Hungarian Prime Minister Viktor Orban has won some rebukes from Berlin. Irked by Merkel mentioning "cavalry," Orban said his country once had tough experiences with German tanks. His historical data came under fire too
German politicians of most stripes took aim at Hungarian Prime Minister Viktor Orban on Monday, after he used a weekly public radio interview to evoke memories of German Second World War aggression.
"That is a regrettable lapse that we clearly reject," Foreign Minister Guido Westerwelle said on the sidelines of a visit to Belgrade on Monday - after a weekend game of political Chinese whispers went awry.
The frostiness began on Thursday, when Merkel was asked on a radio show about the need for action in Hungary, where a string of constitutional changes have raised eyebrows and prompted investigations from Brussels.
"We will do all we can to get Hungary on to the right path," Merkel said on WDR radio. "But we won't send the cavalry right away." Merkel was playing on a choice of phrase often championed by Social Democrat candidate for Chancellor Peer Steinbrück, who in 2009 joked that it was time to send in the mounted divisions to tackle tax evasion.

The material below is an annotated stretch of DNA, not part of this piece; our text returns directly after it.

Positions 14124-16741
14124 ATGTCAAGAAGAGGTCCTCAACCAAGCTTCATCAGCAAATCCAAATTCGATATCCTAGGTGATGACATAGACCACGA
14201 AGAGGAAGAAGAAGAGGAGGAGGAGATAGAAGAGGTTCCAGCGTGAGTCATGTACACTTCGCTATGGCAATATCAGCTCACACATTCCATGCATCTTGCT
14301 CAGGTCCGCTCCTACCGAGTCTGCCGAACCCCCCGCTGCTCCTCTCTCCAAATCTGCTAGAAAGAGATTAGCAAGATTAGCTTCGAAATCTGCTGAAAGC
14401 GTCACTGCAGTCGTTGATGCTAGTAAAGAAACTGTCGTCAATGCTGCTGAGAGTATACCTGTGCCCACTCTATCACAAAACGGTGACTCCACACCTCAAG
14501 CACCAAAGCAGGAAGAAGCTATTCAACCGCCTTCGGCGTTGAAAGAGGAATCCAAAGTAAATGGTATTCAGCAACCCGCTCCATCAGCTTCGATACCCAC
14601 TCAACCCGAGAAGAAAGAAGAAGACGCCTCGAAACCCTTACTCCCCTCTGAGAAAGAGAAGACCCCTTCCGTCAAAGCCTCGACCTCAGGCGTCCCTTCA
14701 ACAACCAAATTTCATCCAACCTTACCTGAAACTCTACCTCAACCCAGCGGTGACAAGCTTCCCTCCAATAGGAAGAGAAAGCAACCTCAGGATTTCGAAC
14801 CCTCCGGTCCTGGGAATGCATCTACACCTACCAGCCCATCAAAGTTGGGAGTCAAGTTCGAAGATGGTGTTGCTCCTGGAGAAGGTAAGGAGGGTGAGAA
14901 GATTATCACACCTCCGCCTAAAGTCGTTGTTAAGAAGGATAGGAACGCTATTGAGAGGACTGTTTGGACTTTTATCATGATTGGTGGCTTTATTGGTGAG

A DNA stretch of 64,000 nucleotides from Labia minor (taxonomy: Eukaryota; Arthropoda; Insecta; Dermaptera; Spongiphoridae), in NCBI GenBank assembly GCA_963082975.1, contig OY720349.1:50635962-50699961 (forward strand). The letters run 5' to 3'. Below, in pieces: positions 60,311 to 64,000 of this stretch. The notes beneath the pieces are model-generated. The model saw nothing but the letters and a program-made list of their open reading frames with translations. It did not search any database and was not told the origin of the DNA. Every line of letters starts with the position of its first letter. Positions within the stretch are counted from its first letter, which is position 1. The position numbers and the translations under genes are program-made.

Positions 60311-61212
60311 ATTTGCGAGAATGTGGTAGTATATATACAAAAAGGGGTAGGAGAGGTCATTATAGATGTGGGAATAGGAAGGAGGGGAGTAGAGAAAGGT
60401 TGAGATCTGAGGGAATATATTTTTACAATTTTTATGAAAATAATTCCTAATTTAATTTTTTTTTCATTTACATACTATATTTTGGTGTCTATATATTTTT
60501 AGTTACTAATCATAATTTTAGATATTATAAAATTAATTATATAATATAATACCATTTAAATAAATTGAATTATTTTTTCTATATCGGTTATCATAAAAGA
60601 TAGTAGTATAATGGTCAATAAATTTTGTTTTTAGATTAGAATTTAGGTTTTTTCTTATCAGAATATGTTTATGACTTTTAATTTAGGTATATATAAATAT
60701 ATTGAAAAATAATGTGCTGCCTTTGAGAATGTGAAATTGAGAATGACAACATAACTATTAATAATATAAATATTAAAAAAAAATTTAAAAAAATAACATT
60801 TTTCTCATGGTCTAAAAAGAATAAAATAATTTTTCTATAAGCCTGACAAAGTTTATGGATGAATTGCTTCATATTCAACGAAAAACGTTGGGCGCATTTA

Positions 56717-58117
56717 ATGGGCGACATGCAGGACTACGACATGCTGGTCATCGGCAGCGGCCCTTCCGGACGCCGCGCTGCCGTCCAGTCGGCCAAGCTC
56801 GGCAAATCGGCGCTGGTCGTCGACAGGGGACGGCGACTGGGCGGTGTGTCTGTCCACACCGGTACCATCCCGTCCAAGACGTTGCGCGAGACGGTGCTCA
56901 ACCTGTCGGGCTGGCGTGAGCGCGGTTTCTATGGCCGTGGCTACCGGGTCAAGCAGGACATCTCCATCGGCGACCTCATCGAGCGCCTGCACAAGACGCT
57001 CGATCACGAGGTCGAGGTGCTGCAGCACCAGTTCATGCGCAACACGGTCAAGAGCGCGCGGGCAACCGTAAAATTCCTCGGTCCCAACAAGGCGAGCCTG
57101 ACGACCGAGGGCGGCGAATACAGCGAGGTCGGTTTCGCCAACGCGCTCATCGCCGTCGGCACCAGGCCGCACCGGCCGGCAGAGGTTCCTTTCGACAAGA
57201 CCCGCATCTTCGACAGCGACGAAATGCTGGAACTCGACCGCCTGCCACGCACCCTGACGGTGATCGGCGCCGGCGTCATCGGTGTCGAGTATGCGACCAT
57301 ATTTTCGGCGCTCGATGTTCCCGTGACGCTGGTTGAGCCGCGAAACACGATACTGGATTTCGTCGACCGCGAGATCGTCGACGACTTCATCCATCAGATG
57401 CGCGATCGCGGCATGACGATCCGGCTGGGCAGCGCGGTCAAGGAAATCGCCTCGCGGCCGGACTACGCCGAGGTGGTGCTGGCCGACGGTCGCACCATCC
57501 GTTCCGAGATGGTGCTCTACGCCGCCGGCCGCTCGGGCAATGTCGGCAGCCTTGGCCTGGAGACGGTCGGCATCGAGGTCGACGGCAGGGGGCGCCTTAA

A day later, on Hungarian radio, Orban took up the unfortunate military reference gauntlet.
"The Germans have already sent one wave of cavalry to Hungary, in the form of tanks. Our request is, please don't send them again. It didn't work out," the conservative prime minister said.
Only half on the historical money
German troops officially occupied Hungary in March 1944 as part of the bloodless "Operation Margarethe," but prior to this, the two countries were "Axis" allies. Hungarian troops fought against the Red Army, but the government in Budapest remained in clandestine talks with the non-Soviet allies and eventually Hitler implanted even more favorable rulers for what became the closing months of the war.
Prominent Green party politician Jürgen Trittin said Merkel should not accept such criticism and should respond in clear terms to Hungary's "autocrat" Orban. Christian Democrat allies took a more sober tone, with CDU foreign policy specialist Ruprecht Polenz saying in an interview with Spiegel that Orban "is adding more tension to the traditionally strong ties between Germany and Hungary."
Changes to Hungary's constitution and laws have led critics to say the country is threatening press freedom, democratic values and judicial independence. The EU is investigating the changes, which have already been revised once in a bid to appease Brussels.
The president of the European Parliament, Social Democrat Martin Schulz, was most amused by Orban's willingness to "break ranks" to get his shots in.
"I am sure that he understood very well that the chancellor was really just sending an ironic rebuke in Hungary's direction - but his populist tendencies even trump his desires to avoid an attack against his party ally Merkel," Schulz said. Orban's Fidesz and Merkel's CDU are in the same center-right bloc in parliament in Strasbourg.